I assure you I heard of it in my way through town."
"My dear Mrs. Palmer!"
"Upon my honour I did.--I met Colonel Brandon Monday morning in Bond-street, just before we left town, and he told me of it directly."
"You surprise me very much. Colonel Brandon tell you of it! Surely you must be mistaken. To give such intelligence to a person who could not be interested in it, even if it were true, is not what I should expect Colonel Brandon to do."
"But I do assure you it was so, for all that, and I will tell you how it happened. When we met him, he turned back and walked with us; and so we began talking of my brother and sister, and one thing and another, and I said to him, 'So, Colonel, there is a new family come to Barton cottage, I hear, and mama sends me word they are very pretty, and that one of them is going to be married to Mr. Willoughby of Combe Magna. Is it true, pray? for of course you must know, as you have been in Devonshire so lately.'"
"And what did the Colonel say?"
"Oh--he did not say much; but he looked as if he knew it to be true, so from that moment I set it down as certain. It will be quite delightful, I declare! When is it to take place?"
"Mr. Brandon was very well I hope?"
"Oh! yes, quite well; and so full of your praises, he did nothing but say fine things of you."
"I am flattered by his commendation. He seems an excellent man; and I think him uncommonly pleasing."
"So do I.--He is such a charming man, that it is quite a pity he should be so grave and so dull. Mamma says HE was in love with your sister too.-- I assure you it was a great compliment if he was, for he hardly ever falls in love with any body."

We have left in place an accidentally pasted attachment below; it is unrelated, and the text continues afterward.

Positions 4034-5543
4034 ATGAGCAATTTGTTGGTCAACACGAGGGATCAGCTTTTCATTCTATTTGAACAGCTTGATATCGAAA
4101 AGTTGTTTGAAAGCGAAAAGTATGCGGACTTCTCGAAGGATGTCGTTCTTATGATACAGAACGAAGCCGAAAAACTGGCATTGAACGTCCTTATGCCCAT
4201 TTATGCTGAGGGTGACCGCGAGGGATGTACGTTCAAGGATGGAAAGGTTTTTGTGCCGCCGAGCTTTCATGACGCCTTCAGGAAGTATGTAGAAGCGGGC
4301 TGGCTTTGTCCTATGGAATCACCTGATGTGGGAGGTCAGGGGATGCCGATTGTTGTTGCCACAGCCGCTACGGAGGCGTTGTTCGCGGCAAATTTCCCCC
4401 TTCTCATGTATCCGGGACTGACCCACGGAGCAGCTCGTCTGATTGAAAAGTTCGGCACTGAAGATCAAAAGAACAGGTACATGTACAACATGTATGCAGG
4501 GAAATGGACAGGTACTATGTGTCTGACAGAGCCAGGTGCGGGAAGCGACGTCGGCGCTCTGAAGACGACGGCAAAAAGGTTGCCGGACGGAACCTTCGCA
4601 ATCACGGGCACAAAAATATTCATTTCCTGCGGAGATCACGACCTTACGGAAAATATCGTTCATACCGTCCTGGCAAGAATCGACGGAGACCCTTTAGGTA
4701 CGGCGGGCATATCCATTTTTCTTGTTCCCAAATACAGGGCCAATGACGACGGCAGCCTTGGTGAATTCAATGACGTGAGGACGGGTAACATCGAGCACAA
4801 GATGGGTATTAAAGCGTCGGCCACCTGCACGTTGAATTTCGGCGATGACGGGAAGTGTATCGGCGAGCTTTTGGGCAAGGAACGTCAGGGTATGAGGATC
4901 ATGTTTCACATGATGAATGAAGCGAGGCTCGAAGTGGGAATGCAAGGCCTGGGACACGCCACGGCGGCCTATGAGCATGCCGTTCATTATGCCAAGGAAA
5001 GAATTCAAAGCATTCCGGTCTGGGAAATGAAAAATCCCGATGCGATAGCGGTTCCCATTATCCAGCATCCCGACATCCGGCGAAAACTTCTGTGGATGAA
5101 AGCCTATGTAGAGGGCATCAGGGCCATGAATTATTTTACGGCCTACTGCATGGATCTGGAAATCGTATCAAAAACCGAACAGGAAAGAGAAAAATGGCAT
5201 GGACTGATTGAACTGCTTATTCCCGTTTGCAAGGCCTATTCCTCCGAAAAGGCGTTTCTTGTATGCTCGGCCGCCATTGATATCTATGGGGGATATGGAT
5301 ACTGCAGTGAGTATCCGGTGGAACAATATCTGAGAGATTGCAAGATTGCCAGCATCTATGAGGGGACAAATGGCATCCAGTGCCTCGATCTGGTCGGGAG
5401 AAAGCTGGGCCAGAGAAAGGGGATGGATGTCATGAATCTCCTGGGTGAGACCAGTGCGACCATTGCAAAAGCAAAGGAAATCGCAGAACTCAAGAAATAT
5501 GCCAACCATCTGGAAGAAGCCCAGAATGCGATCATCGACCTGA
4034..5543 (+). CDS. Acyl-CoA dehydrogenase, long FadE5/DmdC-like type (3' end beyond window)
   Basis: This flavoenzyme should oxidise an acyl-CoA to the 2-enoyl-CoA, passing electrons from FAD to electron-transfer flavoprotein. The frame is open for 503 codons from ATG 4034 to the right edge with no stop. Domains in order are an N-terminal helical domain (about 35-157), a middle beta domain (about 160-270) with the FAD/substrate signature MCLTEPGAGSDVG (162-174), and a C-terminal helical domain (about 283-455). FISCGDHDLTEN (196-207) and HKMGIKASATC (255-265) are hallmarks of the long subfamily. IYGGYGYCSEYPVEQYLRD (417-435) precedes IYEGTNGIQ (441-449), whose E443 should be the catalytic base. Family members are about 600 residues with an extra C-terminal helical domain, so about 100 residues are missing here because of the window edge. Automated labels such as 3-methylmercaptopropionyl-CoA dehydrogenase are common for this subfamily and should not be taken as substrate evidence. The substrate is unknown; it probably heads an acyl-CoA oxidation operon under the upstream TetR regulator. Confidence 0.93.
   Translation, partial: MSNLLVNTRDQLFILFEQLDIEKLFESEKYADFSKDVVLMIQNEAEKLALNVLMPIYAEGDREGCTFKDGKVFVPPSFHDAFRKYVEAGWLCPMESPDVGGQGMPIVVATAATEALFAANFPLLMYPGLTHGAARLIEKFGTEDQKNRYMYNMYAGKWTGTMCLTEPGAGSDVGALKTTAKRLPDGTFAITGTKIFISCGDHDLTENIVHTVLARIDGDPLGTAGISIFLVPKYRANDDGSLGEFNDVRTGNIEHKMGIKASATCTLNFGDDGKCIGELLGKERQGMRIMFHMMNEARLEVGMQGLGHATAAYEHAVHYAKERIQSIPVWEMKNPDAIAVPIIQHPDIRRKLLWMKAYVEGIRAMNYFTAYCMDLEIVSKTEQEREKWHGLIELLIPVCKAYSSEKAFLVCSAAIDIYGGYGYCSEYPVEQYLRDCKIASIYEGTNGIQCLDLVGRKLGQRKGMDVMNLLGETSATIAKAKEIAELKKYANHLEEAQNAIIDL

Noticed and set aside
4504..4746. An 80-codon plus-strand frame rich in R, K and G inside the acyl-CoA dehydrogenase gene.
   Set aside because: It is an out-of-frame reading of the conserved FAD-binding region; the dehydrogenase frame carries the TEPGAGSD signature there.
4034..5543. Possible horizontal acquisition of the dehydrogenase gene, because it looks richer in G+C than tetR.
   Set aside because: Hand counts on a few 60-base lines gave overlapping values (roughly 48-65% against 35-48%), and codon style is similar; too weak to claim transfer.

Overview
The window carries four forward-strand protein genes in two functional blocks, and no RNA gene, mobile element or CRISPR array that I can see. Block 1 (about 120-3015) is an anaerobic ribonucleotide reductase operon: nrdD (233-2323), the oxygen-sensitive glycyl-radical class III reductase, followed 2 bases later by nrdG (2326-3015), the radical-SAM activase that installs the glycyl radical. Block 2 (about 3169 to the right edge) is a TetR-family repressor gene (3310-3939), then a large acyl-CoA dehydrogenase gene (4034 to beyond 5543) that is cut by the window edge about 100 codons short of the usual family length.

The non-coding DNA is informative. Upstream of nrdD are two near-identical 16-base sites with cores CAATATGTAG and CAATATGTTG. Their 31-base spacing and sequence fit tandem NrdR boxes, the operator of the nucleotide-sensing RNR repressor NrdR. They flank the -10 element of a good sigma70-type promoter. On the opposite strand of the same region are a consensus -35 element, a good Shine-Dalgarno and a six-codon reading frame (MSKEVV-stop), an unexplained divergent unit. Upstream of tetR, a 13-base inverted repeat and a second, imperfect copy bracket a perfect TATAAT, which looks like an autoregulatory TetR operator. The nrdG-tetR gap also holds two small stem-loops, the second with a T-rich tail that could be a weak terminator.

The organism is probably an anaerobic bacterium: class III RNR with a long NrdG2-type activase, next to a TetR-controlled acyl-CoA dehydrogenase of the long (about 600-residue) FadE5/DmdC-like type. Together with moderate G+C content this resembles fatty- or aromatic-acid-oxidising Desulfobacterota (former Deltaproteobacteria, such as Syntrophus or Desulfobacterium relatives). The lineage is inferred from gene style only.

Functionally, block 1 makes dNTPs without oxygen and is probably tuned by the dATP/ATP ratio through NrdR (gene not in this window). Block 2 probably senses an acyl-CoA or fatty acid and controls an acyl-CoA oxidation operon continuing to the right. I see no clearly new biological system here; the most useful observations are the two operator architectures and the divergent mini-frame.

"Is Mr. Willoughby much known in your part of Somersetshire?" said Elinor.
"Oh! yes, extremely well; that is, I do not believe many people are acquainted with him, because Combe Magna is so far off; but they all think him extremely agreeable I assure you. Nobody is more liked than Mr. Willoughby wherever he goes, and so you may tell your sister. She is a monstrous lucky girl to get him, upon my honour; not but that he is much more lucky in getting her, because she is so very handsome and agreeable, that nothing can be good enough for her. However, I don't think her hardly at all handsomer than you, I assure you; for I think you both excessively pretty, and so does Mr. Palmer too I am sure, though we could not get him to own it last night."
Mrs. Palmer's information respecting Willoughby was not very material; but any testimony in his favour, however small, was pleasing to her.
"I am so glad we are got acquainted at last," continued Charlotte.--"And now I hope we shall always be great friends. You can't think how much I longed to see you! It is so delightful that you should live at the cottage! Nothing can be like it, to be sure! And I am so glad your sister is going to be well married! I hope you will be a great deal at Combe Magna. It is a sweet place, by all accounts."
"You have been long acquainted with Colonel Brandon, have not you?"
"Yes, a great while; ever since my sister married.-- He was a particular friend of Sir John's. I believe," she added in a low voice, "he would have been very glad to have had me, if he could. Sir John and Lady Middleton wished it very much. But mama did not think the match good enough for me, otherwise Sir John would have mentioned it to the Colonel, and we should have been married immediately."
"Did not Colonel Brandon know of Sir John's proposal to your mother before it was made? Had he never owned his affection to yourself?"
"Oh, no; but if mama had not objected to it, I dare say he would have liked it of all things. He had not seen me then above twice, for it was before I left school. However, I am much happier as I am. Mr. Palmer is the kind of man I like."
The Palmers returned to Cleveland the next day, and the two families at Barton were again left to entertain each other. But this did not last long; Elinor had hardly got their last visitors out of her head, had hardly done wondering at Charlotte's being so happy without a cause, at Mr.